The automotive industry has also played a central role in China’s meteoric rise in the 21st century. China has become the world’s biggest market for cars and the largest workshop for the production of cars (not an extended workbench!). At the end of the 20th century, more than four-fifths of the world’s cars were produced in North America, Japan, South Korea, and Western Europe. At that time, only 3.3 percent of the world’s cars were produced by China. By 2020, this figure had increased nearly tenfold, or to around 30 percent. In the same period, the percentage of cars manufactured in the EU fell from 33 to 18 percent, while in Germany that figure fell from 8.5 to 5.5 percent. The percentage of cars produced in the USA more than halved from 23 to 11 percent.

Continuity in the Structure of Capital in the Automotive Industry

But this shift in the geographical structure of the global automotive industry has no analogue in the structure of the capital invested in the automotive industry. Western automobile companies—and the German automobile companies VW, BMW, and Daimler in particular—have a considerable influence on the automobile industry in China. China has produced competitive companies in almost all sectors of global capitalism (Lenovo in PC/ laptops, Alibaba in the Internet sector, Huawei in smartphones and telecommunications, and CRRC in high-speed trains).[3] But there is not a single major Chinese carmaker that can compete on the global car market. The world’s twelve largest car companies will still be exclusively “Western” in 2020 (although the Japanese and South Korean companies can be considered Western companies at this point). This dirty dozen still controls around three-quarters of global car production, although these companies now have large factories in China. These are the four Japanese companies Toyota, Nissan, Honda, and Suzuki; the three German companies VW, Daimler, and BMW; the two US manufacturers GM and Ford; the two French companies Renault (with Dacia and Lada) and PSA (with Peugeot, Citroen, Opel and Fiat-Chrysler); and the South Korean manufacturer Hyundai.[4]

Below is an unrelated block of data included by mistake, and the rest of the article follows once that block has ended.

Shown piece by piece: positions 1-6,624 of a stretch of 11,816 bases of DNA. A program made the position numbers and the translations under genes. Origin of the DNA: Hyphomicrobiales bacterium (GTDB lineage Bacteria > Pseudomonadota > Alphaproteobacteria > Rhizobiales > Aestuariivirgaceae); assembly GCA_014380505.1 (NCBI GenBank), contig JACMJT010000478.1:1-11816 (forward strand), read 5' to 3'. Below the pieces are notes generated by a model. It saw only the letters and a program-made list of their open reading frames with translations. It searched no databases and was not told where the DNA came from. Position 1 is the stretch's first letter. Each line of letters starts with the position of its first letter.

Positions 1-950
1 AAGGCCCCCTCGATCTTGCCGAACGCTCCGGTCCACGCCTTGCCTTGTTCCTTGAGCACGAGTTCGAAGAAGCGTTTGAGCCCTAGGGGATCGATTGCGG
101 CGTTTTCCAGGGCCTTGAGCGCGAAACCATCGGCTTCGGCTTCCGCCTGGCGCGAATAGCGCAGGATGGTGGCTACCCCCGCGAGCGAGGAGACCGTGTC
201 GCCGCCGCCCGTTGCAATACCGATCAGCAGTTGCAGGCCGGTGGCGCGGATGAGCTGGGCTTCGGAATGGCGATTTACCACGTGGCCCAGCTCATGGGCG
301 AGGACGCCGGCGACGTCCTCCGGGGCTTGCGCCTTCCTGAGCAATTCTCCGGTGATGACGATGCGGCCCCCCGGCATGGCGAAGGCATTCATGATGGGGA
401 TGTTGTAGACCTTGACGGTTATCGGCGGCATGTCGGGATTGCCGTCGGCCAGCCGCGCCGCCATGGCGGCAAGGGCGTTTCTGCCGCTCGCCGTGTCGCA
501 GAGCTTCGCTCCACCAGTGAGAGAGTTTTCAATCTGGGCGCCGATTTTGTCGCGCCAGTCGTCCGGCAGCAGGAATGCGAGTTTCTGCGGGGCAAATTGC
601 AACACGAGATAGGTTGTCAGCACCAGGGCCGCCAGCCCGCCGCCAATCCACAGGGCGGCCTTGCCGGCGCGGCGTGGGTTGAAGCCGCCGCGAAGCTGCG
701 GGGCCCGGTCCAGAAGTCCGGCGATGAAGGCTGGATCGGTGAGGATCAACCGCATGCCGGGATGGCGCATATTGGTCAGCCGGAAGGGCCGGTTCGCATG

The Strengths of German Car Companies

The most recent crisis in the automobile sector, in 2019, impacted all regions recording high sales of cars. This is new, since China was not impacted by the preceding crisis experienced by the sector from 2007 to 2009, which considerably lessened its impact. Up until the end of 2019, the German automotive industry still seemed to be a bastion of calm. There are three reasons for this. Firstly, in 2018 and 2019, despite declining figures in production, figures in domestic sales, i.e. registrations, increased again. This cushioned the slump in exports. In 2018 and 2019, the number of cars registered in Germany increased dramatically by 1.3 million. This continued sales boom was made possible by positive domestic economic trends and by Germany’s position in the EU, which was strengthened by the Euro. The state’s indirect financing of car sales through company car subsidies played an important role in this as well (two-thirds of all newly registered cars in Germany manufactured by German car companies are company cars!).